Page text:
So. Stephanie and I attacked London once more for her last full day here. Our day began with the changing of the guard at Buckingham Palace. Well, it really began at the barracks… After seeing the guard a few weeks ago with momma, I thought there had to be a better view. So we went over to the barracks to see the source of the new guard. The old guard marches down the Mall while the new guard comes down Birdcage Walk to meet them. Grey skies and clouds had been threatening all morning and we had already felt a few sprinkles, so the accompanying band fittingly played “Don’t Rain on My Parade” prior to the guards marching out. And march they did. At quite a quick pace, I might add. Their weapons were impressive, bayonets and all. As they marched, the crowd followed. One of the great things about London landmarks is the abundance of tour guides. My guide status being as yet unofficial, we sneakily followed one of the louder guides as he led his flock toward the Victoria Memorial. We made our way around the Memorial and waited patiently, enjoying the sight of the clouds scudding across the sky. Our patience paid off. The new guard marched right past us on their way down the Mall. Snapping the obligatory tourist shots, we moved on.
Another of London’s great features is the park culture. They are everywhere! Dotted throughout the city, one can find splashes of green sprouting amidst the concrete of the centuries. It’s as if the hand of a giant has scattered seeds across this great conurbation. It certainly is a welcome relief and St. James’s Park is one of the brighter blossoms the city has to offer. Stephanie and I strolled here for a bit on our way to our next locale. Over forty-two waterfowl call this park home and the landscape is inspiring: a fairy tale park in the centre of an international metropolis. But our stomachs, as ever, drove us onward (becoming cultured cosmopolitans works up quite the appetite, particularly when so much walking is required.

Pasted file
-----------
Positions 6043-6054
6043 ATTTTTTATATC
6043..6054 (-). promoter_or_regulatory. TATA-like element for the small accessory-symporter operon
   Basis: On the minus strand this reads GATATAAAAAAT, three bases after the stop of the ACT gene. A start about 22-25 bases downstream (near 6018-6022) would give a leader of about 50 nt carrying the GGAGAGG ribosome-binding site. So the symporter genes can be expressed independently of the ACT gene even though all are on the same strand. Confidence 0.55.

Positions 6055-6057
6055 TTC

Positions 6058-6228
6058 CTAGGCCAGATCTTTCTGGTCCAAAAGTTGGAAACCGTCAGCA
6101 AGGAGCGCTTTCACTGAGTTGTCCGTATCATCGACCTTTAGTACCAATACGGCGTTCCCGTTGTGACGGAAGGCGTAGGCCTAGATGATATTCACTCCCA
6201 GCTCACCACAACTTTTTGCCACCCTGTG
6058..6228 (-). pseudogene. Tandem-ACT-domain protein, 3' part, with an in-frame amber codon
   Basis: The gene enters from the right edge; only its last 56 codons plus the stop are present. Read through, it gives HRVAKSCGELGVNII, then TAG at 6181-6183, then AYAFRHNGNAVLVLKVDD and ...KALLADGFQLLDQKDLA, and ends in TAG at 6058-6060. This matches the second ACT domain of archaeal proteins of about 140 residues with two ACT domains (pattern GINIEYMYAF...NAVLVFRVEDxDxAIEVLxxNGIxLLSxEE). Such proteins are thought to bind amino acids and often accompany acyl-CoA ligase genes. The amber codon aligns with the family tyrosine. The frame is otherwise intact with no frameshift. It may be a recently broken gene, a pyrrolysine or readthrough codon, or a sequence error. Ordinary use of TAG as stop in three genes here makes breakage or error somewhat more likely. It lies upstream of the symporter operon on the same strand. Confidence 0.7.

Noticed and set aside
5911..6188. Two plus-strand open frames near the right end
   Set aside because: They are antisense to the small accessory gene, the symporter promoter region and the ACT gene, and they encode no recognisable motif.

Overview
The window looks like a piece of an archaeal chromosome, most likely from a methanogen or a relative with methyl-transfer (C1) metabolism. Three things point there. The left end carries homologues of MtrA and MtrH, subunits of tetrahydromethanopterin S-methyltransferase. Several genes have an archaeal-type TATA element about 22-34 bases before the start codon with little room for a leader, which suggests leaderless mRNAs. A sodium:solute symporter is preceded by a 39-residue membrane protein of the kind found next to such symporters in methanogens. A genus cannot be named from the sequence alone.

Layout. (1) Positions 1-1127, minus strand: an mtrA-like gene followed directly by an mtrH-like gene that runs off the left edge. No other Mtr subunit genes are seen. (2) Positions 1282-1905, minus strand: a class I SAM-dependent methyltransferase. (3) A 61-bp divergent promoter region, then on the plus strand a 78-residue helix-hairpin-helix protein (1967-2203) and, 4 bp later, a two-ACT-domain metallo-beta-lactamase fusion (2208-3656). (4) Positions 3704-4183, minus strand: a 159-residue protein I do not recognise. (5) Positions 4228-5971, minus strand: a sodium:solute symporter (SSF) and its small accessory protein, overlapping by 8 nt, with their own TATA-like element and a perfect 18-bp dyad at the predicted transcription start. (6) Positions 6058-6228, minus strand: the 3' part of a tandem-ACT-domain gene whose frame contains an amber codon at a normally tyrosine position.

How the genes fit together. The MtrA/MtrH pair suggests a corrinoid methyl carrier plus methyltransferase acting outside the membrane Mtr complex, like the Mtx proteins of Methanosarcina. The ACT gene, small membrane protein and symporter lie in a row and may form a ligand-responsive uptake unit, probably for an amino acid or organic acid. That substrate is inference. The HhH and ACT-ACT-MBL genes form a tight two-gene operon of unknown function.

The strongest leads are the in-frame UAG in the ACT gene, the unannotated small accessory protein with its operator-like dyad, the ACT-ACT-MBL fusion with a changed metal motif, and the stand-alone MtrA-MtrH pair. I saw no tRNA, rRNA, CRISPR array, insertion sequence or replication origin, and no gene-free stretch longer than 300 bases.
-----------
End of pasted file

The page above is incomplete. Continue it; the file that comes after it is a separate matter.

From St. James’s Park, we caught the Tube to London Bridge and followed our noses. Borough Market is open Thursday through Saturday and is a mishmash of gourmet food vendors and farmer’s markets (though, I just call it heaven). Stephanie was instantly in l-o-v-e love. Jeff might have some competition… The smells of fresh cheese and grilled meat pervaded the air, making patrons’ mouths salivate worse than Pavlov’s dogs. We slowly worked our way up and down the aisles, sampling the wares of the savvy vendors. We were easy prey and the vendors could see the hunger in our eyes.
After seeing the whole of the market, I turned to Stephanie to see which direction her foodie heart was leaning. We settled on wild boar sandwiches with grilled onions and rocket. Delicious! The sandwiches were accompanied perfectly by a pint of beer and our appetites were assuaged. I knew that just outside the market is a cheesemonger, Neal’s Dairy, and thought it would be a good addition to our tour. I have never seen a larger wheel of Parmesan in my life. It all looked so delicious, but my sweet tooth was aching. I had been eyeing some Turkish delight for a while, but one of the stalls was displaying enormous meringues piled high and they were calling our names. Stephanie bought a chocolate one and shared it with me as we continued our perusal of the fine food found here. Eventually, we left Paradise to see a few more of the sights London has to offer.